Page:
Government has lost NATS brief

Government has lost control of NATS brief, says Prospect

On behalf of almost 3,000 air traffic controllers and systems specialists employed by NATS, Prospect has responded to the announcement by the Civil Aviation Authority that it plans to launch an independent inquiry into Friday’s air traffic control computer failure.

Prospect national secretary Steve Jary said: “The professionalism of our members in dealing with the disruption to ensure that safety remained paramount is to be commended.

“Faced with an unprecedented scenario, our members reacted quickly in the interests of the flying public to activate the procedures designed to manage the skies safely during such failures and to identify and fix the problem as quickly as possible to minimise disruption.

“But this all comes against a backdrop of low morale, redundancies and the imposition of further measures – ironically forced on NATS by the CAA – to drive down costs by 22% over the next five years despite recent record dividend payments.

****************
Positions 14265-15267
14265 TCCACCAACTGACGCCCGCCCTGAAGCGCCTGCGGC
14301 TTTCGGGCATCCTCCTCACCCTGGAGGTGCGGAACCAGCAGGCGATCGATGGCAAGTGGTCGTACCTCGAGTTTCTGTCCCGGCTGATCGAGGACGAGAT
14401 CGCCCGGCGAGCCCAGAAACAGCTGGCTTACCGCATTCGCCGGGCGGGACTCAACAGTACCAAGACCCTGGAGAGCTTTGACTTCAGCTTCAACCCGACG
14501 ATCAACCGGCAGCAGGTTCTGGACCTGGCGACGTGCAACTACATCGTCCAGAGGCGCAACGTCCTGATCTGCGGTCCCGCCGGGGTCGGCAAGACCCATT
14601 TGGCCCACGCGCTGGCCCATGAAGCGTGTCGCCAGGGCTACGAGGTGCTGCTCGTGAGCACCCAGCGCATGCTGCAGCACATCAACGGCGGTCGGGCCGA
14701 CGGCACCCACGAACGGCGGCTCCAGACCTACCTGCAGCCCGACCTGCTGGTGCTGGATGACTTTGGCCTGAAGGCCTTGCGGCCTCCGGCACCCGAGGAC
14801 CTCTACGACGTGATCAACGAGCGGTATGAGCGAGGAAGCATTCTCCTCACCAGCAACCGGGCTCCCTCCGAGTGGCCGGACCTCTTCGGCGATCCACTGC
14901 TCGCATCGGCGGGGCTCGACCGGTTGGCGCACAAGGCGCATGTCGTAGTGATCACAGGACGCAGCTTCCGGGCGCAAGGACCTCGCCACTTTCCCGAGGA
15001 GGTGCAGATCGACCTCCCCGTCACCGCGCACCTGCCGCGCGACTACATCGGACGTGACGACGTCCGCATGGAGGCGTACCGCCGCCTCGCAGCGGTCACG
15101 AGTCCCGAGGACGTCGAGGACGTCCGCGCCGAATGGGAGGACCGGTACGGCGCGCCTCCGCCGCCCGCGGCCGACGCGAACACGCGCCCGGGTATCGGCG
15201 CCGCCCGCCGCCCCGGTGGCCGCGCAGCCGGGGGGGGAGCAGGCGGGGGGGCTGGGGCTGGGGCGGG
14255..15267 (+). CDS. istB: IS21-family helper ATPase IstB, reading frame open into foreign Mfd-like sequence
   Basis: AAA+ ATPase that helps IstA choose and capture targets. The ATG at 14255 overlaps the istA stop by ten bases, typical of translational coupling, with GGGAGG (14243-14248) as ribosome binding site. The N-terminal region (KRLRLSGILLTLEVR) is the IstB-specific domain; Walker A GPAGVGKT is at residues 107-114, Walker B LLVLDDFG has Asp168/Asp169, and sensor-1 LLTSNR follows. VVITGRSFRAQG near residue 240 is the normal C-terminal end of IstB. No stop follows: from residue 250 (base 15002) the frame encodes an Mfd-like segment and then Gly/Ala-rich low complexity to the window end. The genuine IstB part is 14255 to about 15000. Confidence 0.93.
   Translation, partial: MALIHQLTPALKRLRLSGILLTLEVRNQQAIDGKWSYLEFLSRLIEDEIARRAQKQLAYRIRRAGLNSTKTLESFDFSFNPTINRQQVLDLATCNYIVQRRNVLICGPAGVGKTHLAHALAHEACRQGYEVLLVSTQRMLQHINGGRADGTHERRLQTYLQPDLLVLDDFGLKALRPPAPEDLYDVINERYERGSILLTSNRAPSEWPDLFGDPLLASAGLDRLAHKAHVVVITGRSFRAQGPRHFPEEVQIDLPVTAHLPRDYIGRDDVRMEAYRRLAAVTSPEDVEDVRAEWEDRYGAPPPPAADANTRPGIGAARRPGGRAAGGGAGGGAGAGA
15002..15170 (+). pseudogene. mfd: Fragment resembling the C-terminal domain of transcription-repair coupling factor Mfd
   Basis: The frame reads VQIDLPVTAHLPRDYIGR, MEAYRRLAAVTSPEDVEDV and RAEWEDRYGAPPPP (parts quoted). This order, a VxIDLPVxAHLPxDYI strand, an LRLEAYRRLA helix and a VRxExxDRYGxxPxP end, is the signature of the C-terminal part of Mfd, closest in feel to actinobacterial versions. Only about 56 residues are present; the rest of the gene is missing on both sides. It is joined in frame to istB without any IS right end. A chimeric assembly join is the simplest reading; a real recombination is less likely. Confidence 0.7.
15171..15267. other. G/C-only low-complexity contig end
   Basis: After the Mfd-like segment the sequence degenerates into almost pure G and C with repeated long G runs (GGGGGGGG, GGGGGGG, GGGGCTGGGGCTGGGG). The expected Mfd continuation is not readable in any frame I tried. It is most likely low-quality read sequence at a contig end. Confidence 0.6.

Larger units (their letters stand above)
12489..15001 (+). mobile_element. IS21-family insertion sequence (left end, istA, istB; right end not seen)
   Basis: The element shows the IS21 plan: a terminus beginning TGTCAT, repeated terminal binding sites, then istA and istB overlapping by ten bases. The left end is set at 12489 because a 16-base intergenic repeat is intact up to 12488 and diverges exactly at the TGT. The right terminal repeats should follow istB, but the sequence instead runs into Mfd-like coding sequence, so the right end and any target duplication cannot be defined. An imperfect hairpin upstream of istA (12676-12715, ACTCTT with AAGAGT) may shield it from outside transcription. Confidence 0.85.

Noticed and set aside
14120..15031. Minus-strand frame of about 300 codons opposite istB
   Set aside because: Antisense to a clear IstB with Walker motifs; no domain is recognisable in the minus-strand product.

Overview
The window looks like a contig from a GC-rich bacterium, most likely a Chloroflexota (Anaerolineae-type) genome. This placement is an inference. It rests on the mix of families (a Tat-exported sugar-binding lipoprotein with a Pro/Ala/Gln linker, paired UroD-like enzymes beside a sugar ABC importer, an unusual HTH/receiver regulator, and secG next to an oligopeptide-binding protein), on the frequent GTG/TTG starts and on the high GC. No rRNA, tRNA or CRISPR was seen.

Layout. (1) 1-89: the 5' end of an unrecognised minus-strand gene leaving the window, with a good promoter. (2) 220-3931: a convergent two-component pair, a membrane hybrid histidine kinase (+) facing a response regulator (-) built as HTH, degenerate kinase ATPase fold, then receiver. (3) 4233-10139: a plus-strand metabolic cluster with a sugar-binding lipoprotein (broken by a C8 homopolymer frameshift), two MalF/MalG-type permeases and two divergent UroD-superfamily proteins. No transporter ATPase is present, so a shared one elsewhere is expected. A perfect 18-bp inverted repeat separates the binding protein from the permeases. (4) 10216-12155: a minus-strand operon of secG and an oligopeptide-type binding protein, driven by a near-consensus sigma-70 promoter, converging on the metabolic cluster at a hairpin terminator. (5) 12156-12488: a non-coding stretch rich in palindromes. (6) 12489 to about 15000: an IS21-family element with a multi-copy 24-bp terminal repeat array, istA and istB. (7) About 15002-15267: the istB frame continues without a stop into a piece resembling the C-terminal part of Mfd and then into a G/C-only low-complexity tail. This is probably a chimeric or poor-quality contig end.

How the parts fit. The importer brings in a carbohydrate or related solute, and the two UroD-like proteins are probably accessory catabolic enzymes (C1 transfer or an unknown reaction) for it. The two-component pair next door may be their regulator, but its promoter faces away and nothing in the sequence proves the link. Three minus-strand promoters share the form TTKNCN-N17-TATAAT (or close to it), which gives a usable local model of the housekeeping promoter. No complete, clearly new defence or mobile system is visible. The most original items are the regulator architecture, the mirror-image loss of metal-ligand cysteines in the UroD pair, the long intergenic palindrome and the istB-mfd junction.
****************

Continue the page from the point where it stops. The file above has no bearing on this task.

“Prospect is concerned that the CAA’s dual role – as both safety and economic regulator – results in contradictory pressures. The airlines must take some of the blame too. They are a major shareholder in NATS yet are behind pressure to reduce charges, while demanding increased dividends.

“Safety will not be compromised; but resilience clearly has been.”

Responding to criticisms of NATS’ computer systems, Jary said: “A massive upgrade is planned over next few years as part of the Single European Skies initiative and NATS has no choice but to operate its old systems until the new kit is commissioned.

“Vince Cable appears to have lost command of his brief. He told the BBC's Andrew Marr Show that NATS, under financial pressure, had decided to ‘forego capital investment’ for many years.

“That ‘financial pressure’ comes from the CAA, the airlines and the shareholders. The CAA is the government’s regulator and the government’s 49% shareholding is managed by Mr Cable’s department.

“Transport secretary Patrick McLoughlin’s description of Friday’s problems as 'completely unacceptable' is also a bit rich given that Prospect has tried to meet with Mr McLoughlin to raise our concerns over the savings sought by the CAA, but he refused.”